Digital assessment development depends on a strong tool to offer the most options for design. Each question I crafted required a thoughtful choice of how best to ask it in the tool. I often found myself rewriting to improve questions based on the capability of the tool rather than its constraint.
For instance, it would be easy to ask a series of questions that indicated some level of maturity against a set of related items such as, “do you think your innovation is disruptive or incremental?” Rather than rating them individually, I crafted a Constant Sum question that allowed the areas of innovation to be rated against each other in one question: Weight your perception of the types of innovation your organization produces (must add to 100%).
I have looked at and used a number of survey tools. None of them are perfect, but I found SurveySparrow to be pushing the edges of the conversational and traditional models with a clean and clear user interface. It is the tool I am using to explore perceptions about the metaverse, innovation, and working from home.
Serious Insights will be running a full review of SurveySparrow soon.
Assessments, unlike surveys, don’t suffer from fatigue as they are either used to help the individual accomplish some goal, or they are part of a corporate initiative that requires people to participate. If your organization is trying to determine its state against an innovation or digital transformation model, it should be easy to entice people to participate.
Gather feedback on the assessment
Assessment deployment will point out flaws in even the most thoughtfully designed assessments. Deploying the assessment furthers an understanding of its accuracy and completeness, as well as its experience design.
Individual, repeatable assessments, such as those associated with language mastery, prove the easiest to assess because regardless of the standard, a standard exists with a degree of rigor against which results can be measured. Rapid feedback leads to timely interventions aimed at nullifying the assessment’s flaws. Over time the assessment likely becomes fixed and proven, which can be its long-term downfall, but this post does not address that issue.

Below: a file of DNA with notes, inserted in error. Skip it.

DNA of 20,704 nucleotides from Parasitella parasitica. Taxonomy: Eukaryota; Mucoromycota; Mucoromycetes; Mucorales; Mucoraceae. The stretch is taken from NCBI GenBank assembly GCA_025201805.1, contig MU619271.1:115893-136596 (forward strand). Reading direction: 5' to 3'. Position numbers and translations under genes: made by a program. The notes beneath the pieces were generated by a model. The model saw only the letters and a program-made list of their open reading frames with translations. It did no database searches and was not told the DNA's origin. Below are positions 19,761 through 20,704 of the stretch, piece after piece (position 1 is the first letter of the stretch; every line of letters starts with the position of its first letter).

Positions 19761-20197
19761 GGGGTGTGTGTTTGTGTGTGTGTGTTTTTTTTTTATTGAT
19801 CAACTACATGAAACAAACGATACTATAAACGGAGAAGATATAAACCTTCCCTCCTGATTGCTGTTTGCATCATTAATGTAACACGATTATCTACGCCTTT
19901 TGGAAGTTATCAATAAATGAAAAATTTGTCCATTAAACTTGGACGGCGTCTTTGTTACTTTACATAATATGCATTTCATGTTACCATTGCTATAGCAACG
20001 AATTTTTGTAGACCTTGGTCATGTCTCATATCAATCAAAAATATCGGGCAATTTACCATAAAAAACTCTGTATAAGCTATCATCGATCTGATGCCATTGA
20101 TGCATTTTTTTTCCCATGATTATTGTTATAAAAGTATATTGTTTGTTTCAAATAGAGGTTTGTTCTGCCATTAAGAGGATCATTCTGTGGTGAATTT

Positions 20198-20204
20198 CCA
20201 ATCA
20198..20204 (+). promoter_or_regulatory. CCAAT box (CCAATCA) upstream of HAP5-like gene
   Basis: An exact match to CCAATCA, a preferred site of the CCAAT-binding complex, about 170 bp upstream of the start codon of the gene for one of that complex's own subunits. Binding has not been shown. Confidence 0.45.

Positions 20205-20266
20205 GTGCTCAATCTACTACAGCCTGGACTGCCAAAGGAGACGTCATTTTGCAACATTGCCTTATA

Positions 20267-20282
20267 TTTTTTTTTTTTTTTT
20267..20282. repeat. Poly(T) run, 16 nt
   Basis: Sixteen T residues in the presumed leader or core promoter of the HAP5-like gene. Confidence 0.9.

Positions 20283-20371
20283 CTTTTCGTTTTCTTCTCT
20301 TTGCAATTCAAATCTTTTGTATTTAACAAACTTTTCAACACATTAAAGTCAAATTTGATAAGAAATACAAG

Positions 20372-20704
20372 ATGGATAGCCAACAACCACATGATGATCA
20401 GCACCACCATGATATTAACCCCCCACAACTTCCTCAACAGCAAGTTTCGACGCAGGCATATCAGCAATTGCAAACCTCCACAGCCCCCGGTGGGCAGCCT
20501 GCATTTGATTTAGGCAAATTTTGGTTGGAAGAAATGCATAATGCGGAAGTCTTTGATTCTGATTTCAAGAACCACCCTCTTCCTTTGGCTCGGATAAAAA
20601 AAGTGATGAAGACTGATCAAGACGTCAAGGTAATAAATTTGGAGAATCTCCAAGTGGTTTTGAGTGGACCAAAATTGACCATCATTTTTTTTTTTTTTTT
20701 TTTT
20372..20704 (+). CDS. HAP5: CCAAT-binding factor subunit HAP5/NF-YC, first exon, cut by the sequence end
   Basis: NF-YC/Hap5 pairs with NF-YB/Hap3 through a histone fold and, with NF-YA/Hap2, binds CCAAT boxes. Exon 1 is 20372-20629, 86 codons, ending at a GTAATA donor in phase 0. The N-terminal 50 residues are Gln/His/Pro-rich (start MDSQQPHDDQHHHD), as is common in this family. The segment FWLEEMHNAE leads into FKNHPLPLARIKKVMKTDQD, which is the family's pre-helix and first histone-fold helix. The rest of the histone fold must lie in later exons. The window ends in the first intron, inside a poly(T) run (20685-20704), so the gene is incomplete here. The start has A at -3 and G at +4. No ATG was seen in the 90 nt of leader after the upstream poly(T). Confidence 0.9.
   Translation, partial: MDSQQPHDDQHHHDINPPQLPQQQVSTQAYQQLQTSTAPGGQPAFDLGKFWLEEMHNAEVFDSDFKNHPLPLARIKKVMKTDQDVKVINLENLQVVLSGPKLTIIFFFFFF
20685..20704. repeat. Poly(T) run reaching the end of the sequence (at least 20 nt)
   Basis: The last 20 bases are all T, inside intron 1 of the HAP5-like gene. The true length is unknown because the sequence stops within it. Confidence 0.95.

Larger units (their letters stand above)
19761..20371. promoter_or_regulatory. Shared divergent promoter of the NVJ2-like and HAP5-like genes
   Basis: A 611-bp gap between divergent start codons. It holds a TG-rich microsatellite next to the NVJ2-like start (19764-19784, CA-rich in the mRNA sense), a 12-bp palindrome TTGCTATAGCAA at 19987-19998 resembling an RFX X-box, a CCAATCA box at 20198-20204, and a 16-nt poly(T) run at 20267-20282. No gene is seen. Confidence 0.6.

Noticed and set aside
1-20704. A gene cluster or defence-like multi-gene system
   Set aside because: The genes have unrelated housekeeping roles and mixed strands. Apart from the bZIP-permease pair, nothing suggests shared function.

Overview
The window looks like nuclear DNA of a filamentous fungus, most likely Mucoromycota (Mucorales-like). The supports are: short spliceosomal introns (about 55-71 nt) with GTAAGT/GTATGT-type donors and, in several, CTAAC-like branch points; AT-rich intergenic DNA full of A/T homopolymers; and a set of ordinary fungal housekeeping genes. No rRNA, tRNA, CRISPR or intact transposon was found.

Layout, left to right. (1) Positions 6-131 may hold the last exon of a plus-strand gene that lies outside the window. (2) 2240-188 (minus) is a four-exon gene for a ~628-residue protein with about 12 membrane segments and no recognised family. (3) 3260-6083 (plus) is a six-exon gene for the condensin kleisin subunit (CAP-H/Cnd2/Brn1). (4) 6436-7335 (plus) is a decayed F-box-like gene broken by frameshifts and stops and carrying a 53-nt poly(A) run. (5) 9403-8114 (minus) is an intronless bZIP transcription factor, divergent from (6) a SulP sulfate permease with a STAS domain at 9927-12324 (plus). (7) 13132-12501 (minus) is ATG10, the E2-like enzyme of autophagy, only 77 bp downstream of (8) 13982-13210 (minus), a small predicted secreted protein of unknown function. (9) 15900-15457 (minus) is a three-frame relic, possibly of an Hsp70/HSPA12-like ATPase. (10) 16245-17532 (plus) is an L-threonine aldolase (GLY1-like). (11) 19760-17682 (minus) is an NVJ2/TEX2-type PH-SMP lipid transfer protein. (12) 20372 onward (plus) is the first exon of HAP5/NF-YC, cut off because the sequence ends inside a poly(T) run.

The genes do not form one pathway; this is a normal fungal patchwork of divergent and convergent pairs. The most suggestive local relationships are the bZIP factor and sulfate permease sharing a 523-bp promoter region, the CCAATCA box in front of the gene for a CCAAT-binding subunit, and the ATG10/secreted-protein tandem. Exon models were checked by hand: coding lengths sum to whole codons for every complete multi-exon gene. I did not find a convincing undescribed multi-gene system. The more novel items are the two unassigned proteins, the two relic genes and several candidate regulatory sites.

While individual assessments may provide some insight into the model, models often do not belong to the assessment creator, making changes in the model difficult. These types of models tend to change slowly over time. Those creating assessments usually master the model and may even create assessments that qualify others on the conceptual model, as well as its application.
For IT and business assessments where the model owner also creates the assessment, feedback can occur rapidly, with the model reflecting learning with each response, though designers typically benefit from allowing patterns to form before a modification—though at times the flaw announces itself in the data so obviously that small sample sizes may be enough to uncover it.
Examples of data to look for that would suggest the model, or the assessment may be misaligned include:
- Frequently answered open text questions with a similar answer. A choice or a model component may be missing.
- Frequently skipped questions or points in an assessment where the assessment is abandoned. Look at phrasing, perhaps for offense, or the time it takes to complete the question–or the vagueness of the question with regard to the stated goals of the assessment.